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Honing in on Homes 

A buyer's guide to hot neighborhoods in metro New Orleans

New Orleans is a city of neighborhoods.

This can be said of many older cities across the United States, such as New York, Boston and Chicago -- all towns with distinct landmarks and boundaries and enough character to give their neighborhoods a distinct feel, look and vibe. But rarely is the concept of neighborhood so defined, revered and still relevant as it is in New Orleans. From the early settling era of the city when the local disdain for the settling "Kentucks" compelled the two factions to move in different directions, this has remained the case. Hence, the Creoles made Esplanade Avenue their grand promenade, the Americans built mansions along St. Charles Avenue, and the trend of sectionalized growth has continued.

A rapid proliferation of suburban residences has occurred over the past few decades, which also melds into local real estate's latest movement -- restoration of the city's inner wards. But despite the natural ebb and flow of New Orleans' history, preserved qualities of the neighborhoods are intact, and a guide providing an overview of several key areas in the city is helpful in calculating decisions regarding real estate.

Ask your average New Orleanian on the street to define the boundaries of Uptown, and chances are they'll be stumped. While generally considered the area enclosed by Louisiana Avenue upriver to Carrollton Avenue and closed off to the north by Claiborne Avenue, pockets of different areas within -- the Black Pearl, for instance -- give Uptown a diverse flavor. The homes are typically late-19th and early-20th century, with a number of factors combining to make Uptown properties arguably the most in-demand anywhere in the city.

"The real estate market in Uptown is hot," says Louis Lederman, Realtor with Prudential Gardner's Uptown office. "Listings that are priced right, in desirable areas, sell right away. This is true even though prices are at an all-time high. There is a major push to buy in Uptown, and this in connection to the fact that interest rates are at 30-year low makes for a lot of activity."

Lederman adds that the high demand for properties in Uptown is met with the reality of a limited housing stock. Thus, he says, conditions are ripe for selling a property, as low interest rates are helping buyers manage their monthly mortgage. "It's a seller's market right now, but the buyer still wins."

Lederman also says that the growth is witnessed in virtually all types of houses, from small shotguns and owner-occupied doubles to mansions. He says there are many reasons explaining why living in Uptown is so popular.

"Uptown has a lot of charm and character," he says. "People love the houses, the architecture and the properties. And it's close to the universities, Audubon Park, St. Charles Avenue and its streetcar. The ambience is what people want."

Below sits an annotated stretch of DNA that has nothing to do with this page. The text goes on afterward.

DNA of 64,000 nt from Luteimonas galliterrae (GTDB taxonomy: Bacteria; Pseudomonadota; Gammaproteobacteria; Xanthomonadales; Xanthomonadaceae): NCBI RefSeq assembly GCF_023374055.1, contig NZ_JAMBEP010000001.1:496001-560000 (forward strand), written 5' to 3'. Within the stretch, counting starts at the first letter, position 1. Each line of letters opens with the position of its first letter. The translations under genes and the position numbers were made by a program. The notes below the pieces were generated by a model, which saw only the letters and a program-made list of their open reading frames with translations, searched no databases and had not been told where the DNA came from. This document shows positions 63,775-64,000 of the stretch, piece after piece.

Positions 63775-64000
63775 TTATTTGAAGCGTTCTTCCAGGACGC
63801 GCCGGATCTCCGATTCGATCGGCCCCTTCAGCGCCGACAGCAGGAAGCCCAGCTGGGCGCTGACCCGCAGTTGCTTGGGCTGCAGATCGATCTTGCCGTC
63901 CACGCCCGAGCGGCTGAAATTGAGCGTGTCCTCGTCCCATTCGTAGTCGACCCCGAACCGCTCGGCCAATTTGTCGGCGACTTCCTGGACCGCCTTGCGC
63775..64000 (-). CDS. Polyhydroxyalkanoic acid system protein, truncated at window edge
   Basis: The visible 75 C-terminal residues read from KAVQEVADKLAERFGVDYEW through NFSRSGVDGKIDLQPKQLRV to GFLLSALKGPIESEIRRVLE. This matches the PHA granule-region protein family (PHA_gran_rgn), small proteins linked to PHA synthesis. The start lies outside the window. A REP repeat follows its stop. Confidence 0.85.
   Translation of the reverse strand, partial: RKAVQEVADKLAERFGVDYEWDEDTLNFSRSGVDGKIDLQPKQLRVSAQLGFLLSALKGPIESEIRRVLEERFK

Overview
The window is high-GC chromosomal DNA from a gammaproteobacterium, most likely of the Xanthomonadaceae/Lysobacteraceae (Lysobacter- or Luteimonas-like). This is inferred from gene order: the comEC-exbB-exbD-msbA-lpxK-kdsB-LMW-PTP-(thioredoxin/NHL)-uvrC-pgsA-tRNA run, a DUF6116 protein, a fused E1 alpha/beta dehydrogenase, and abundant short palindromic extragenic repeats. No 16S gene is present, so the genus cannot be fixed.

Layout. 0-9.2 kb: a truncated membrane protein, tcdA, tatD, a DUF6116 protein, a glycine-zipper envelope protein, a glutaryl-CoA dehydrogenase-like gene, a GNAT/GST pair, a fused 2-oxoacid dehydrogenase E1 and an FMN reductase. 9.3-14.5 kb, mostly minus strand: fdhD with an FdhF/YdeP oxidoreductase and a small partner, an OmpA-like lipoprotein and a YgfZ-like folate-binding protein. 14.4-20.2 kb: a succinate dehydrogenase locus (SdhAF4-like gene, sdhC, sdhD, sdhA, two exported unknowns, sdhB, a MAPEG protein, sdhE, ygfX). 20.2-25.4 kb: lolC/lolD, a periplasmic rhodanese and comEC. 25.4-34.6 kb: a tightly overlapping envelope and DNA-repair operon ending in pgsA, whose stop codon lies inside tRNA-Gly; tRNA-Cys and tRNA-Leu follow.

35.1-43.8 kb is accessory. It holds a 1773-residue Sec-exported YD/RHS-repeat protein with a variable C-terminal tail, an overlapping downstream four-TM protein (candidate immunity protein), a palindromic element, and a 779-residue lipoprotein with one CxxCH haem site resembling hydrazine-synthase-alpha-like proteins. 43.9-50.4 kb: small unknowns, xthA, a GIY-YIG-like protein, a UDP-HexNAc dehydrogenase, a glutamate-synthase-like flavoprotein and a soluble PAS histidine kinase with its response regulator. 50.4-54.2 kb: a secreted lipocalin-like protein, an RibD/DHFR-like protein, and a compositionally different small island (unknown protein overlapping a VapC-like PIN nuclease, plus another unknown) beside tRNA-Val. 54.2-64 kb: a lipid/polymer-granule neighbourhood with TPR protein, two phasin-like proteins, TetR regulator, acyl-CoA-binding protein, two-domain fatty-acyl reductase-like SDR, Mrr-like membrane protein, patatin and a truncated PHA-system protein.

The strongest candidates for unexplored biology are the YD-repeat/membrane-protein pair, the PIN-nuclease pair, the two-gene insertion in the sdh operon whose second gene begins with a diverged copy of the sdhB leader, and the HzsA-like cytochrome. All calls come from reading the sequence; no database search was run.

But, Lederman warns, the historic homes do present their own share of problems. "There are certain types of people who don't want to buy an older home and have to deal with all the maintenance issues. Those people go to Metairie and buy new construction. When you buy a older home, you know it'll have some flaws that you'll have to work with."

Also exuding as historic a charm as Uptown is Mid-City, which currently is rebounding thanks to renovations of its housing stock and with the resurgence of key commercial enterprises. Bounded by Tulane and Orleans avenues, and City Park and Claiborne Avenue, Mid-City enjoys two of New Orleans' favorite landmarks. City Park -- the nation's fifth largest municipal park and considered the world's largest oak grove -- beams with the New Orleans Museum of Art, playgrounds and other attractions. Nearby, Bayou St. John flows lazily beside grand historic homes such as the Pitot House.

Still boasting some of the city's most affordable housing, Mid-City has enjoyed a renaissance in recent years and successfully maintained its characteristic diversity and family-friendly reputation, even in the face of waves of young people investing in properties here. Recent developments include the conversion of the mammoth American Can Company from a factory into sleek, modern studio apartments; the Sav-A-Center grocery store on Carrollton Avenue; and the much-anticipated return of the streetcar to Canal Street. Each of these factors accelerate the return of Mid-City to prominence in New Orleans.

"The prices of homes for sale in Mid-City keep going up and up," says Val Vallero, who handles zoning issues for the Mid-City Neighborhood Organization. "But there's still plenty of affordable stuff, renovation projects of doubles that need fixing up, that are bringing people back. They're coming back because it's still a friendly neighborhood in the heart of the city."

Vallero identifies Mid-City's central location as a key amenity, along with an infrastructure that includes major arteries that make drives to wide-ranging points across the metro area such as the airport, West Bank and Chalmette all accessible in 15 minutes. He cites the main reasons for the resurgence as the attraction of increasingly bustling restaurants and nightlife, and people's renewed desire to live in the city.